We’ve been here before: A new petition on the UK government website is calling for the rolling road tax exemption age for classic cars to be reduced from 40 years to 30 years.
The petition asks that the exemption be reconsidered in order to help younger drivers with an interest in classic cars more easily afford older vehicles. Shifting the exemption from 40 years to 30 years would, as it stands, reduce annual costs for the entire 1980s period of older vehicles, with popular models from the 90s becoming exempt in the coming years.
With just shy of 700 signatures at the time of writing, the petition has a long way to go before reaching the 10,000 signatures required to attract a response from the government or the 100,000 it would need to be raised in parliament, and we’ve seen similar petitions come and go with no response in the past.
It does though once again raise the interesting question of what constitutes a classic or historic vehicle in legal terms, outside of the more subjective definitions used by everyone from the motoring press to classic club stands at car shows.
At 40 years for Vehicle Excise Duty (VED) exemption, the UK government’s definition is consistent with its own MOT exemption age (itself unpopular in many quarters for putting the onus for vehicle safety squarely in the owner’s hands), but behind the curve in relation to many legal and subjective boundaries found elsewhere.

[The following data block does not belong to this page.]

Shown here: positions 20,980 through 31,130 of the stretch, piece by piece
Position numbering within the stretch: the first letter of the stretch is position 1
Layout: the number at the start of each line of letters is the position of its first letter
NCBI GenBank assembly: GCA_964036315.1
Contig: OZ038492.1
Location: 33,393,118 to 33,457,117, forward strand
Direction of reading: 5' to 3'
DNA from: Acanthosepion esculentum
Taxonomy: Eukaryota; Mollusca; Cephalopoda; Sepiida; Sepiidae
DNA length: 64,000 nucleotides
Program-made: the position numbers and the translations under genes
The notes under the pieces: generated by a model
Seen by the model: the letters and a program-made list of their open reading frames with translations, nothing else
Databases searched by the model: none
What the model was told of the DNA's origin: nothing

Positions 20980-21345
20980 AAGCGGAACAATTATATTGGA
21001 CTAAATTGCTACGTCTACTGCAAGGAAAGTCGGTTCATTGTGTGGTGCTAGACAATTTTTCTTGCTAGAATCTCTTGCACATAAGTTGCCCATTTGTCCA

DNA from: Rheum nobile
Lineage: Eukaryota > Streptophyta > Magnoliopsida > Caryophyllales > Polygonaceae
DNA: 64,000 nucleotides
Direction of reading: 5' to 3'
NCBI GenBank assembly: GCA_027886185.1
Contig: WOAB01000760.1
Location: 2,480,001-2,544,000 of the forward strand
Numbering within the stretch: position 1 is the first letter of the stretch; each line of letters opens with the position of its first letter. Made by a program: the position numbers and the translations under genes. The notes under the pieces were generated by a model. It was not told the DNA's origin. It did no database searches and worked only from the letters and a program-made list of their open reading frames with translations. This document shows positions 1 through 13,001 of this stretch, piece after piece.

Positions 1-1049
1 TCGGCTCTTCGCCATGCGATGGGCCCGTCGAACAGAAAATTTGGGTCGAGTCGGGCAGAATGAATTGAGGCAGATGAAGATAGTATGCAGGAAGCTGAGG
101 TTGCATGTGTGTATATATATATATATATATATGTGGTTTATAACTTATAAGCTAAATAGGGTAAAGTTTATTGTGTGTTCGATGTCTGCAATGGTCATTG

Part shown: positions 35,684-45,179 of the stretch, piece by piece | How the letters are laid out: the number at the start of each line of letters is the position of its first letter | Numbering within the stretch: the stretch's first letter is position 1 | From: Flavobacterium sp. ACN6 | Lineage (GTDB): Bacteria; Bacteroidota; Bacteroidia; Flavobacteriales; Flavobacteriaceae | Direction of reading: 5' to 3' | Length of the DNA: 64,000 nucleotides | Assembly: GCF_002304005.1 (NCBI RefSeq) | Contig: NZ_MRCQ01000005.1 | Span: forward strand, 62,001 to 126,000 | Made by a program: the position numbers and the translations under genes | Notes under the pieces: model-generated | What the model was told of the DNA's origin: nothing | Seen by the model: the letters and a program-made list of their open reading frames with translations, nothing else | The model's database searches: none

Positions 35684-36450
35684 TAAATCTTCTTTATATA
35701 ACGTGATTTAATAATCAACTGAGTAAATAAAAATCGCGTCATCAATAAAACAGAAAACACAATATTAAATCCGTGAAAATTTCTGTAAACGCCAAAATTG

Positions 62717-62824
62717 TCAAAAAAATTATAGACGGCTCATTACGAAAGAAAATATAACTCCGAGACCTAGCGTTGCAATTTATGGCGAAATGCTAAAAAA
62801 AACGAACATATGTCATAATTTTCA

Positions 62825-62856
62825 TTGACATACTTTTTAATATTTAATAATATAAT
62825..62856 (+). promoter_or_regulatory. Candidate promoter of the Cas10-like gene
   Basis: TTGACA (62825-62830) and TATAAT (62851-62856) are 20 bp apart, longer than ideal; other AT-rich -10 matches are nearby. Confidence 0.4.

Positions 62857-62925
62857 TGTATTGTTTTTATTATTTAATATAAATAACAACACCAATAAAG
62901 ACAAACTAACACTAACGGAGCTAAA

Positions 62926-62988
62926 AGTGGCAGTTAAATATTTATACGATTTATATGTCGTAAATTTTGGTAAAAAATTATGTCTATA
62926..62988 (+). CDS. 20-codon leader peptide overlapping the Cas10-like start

How old is a classic?
The Federation of British Historic Vehicle Clubs, the group behind Drive It Day held each year, recognises a classic as any vehicle over 30 years old, as does its global counterpart FIVA, the Fédération International des Véhicules Anciens.
In the United States, that cutoff point is typically 25 years – vehicles over 25 years are eligible for import to the United States and no longer subject to Federal vehicle safety standards that apply to new vehicles. Individual states such as California also use 25 years as the age at which vehicles of “historic interest” are eligible for Historic Vehicle license plates.
Incidentally, Hagerty also uses 25 years as the cutoff for eligibility into the Concours de l’Ordinaire at the Festival of the Unexceptional, with cars up to 1996 taking pride of place on the lawn for this year’s show. If you’re questioning whether a car from the mid to late 90s can be considered a classic, then remember that in 1996, the Alfasud, Alpine A310 and Mazda RX-3 were all 25-year old cars, and all those were regulars in the pages of classic car magazines just as MGFs and Pumas are today.
Until 1997, the UK had a rolling VED exemption for vehicles over 25 years old. That was then frozen at January 1, 1973 until 2014, when the current 40-year rolling tax exemption was introduced. There’s precedent for a later date then, but even moving to 30 years rather than 25 would help make cars from an increasingly popular period in automotive history just that little more affordable to run.
What’s your view of when old cars should become exempt from VED? Share your opinion in the comments section, below.